“She doesn’t sound like anybody else,” Turner said, mentioning he’s worked with Rosemary Clooney. “It was just a joy.”

While some call Johnston “the little girl with the big voice,” that phrase is a bit misleading. Yes, she’s 5-feet-1-inch tall, and yes, she has a big voice, but, as a mother of two, she is hardly a girl.

“I am petite as in ‘little,’” she said, sitting on a big couch in her parents’ Arlington home. “I wouldn’t say that I’m a girl. I was at one point, but I think I’ve matured into a woman.”

Johnston has dabbled in music for more than a decade, polishing her sound with a family friend, Robert Hammerstrom. In his makeshift home studio, the Shoreline resident helped her record the demos that eventually found their way to Turner.

Hammerstrom recalled one of his first meetings with Johnston. She brought in some radio-friendly alternative rock to sing.

“She knocked me out doing those Alanis Morissette songs at 13,” he said. “That’s kind of it. Right off the bat, I knew she had something.”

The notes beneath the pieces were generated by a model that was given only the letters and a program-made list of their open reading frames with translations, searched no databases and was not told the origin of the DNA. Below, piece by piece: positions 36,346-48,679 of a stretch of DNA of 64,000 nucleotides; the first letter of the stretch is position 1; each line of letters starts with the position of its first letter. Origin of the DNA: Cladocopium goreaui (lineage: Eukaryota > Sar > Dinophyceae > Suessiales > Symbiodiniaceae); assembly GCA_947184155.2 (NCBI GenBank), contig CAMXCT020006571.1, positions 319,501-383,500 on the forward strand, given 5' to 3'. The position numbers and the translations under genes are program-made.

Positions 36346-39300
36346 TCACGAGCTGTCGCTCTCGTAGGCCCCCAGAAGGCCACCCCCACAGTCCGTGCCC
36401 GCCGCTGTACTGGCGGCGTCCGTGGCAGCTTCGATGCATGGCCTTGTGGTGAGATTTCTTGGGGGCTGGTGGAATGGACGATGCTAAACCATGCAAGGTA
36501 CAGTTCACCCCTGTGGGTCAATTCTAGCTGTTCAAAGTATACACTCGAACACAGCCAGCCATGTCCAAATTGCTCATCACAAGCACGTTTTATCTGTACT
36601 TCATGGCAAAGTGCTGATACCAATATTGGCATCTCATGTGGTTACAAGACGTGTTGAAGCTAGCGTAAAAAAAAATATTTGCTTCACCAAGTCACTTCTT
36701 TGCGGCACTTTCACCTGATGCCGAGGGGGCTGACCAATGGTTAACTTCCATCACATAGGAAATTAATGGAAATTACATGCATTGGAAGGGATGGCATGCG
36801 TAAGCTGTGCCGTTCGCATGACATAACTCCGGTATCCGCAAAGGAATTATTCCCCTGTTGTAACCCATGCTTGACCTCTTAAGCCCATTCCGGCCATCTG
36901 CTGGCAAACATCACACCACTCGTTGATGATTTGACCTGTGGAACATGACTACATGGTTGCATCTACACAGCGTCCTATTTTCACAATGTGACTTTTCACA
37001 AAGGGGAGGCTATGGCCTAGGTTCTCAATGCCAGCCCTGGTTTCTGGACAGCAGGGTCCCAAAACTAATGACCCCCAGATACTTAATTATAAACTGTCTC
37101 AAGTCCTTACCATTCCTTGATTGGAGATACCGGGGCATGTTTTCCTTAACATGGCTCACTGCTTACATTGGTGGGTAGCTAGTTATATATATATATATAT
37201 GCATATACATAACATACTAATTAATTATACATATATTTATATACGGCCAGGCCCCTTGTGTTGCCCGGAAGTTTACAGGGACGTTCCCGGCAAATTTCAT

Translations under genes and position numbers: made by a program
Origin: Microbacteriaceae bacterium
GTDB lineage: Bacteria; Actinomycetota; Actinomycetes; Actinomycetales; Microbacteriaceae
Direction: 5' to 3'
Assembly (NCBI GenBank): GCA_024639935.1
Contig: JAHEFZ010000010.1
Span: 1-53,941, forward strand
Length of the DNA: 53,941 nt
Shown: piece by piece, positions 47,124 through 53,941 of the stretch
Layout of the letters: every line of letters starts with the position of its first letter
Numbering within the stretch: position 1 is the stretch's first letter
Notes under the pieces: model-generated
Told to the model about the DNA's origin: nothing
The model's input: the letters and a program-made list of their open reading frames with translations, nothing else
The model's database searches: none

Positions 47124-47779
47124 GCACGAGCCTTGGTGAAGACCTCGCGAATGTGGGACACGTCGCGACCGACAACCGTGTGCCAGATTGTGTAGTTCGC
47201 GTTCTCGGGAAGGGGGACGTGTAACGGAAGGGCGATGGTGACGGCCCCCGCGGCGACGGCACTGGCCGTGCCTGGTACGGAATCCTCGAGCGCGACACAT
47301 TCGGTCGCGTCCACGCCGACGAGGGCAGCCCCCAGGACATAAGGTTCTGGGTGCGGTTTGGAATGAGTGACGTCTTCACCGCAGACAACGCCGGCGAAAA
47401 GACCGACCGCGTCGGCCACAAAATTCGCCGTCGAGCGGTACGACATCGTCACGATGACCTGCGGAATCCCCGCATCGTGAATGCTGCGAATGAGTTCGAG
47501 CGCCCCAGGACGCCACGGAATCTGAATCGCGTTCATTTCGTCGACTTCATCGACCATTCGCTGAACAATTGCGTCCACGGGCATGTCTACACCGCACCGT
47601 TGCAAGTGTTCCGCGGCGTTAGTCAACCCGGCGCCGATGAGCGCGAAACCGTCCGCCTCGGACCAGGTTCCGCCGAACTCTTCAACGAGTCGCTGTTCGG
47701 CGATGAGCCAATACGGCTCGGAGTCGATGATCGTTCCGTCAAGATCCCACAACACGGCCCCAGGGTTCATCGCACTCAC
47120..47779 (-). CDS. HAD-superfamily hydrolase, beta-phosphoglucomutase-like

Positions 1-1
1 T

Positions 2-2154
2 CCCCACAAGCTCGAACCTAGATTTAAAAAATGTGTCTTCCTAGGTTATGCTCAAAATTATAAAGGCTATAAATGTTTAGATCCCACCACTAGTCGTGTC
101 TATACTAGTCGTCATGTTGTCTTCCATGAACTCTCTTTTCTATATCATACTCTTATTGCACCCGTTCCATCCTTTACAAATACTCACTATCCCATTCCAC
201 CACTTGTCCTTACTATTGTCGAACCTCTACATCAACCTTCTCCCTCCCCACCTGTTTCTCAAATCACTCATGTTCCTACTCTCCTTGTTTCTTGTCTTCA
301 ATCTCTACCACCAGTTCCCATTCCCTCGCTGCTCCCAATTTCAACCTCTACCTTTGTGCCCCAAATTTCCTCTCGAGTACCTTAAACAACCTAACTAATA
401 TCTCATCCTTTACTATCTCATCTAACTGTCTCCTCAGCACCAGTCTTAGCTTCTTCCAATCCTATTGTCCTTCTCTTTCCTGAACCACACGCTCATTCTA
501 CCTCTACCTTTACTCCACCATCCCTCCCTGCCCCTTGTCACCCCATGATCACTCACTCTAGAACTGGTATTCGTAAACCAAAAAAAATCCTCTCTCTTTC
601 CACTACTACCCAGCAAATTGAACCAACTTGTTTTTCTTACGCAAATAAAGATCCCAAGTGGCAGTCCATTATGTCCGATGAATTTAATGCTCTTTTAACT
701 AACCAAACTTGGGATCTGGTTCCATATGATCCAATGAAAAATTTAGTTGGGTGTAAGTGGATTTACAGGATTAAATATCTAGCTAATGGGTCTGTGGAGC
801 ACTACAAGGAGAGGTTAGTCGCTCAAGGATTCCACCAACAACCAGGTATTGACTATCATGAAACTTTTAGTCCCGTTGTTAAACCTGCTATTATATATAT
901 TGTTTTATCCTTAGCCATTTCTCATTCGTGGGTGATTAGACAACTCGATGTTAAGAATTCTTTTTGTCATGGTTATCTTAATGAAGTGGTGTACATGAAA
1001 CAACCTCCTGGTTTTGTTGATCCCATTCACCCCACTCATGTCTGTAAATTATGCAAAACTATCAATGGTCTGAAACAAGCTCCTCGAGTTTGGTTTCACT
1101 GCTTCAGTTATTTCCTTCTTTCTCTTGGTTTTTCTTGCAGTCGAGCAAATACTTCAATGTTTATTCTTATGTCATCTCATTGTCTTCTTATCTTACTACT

Despite her talent, after high school, Johnston put a singing career on the back burner to focus on raising her children. She sporadically would sing at shows, doing “a lot of weddings and funerals.” But the itch to perform never left, and now she feels it’s time to take the plunge.

“I wanted to climb back up and go back where I always wanted to be, and that was center stage, under the lights,” she said.

She’s learning guitar with Hammerstrom, and visited Nashville in mid-January to look for apartments. She may move in June, and is ready to tend bar to make ends meet.

As for Simon Cowell and Paula Abdul, well, that rejection still stings a bit, but she’s basically over it.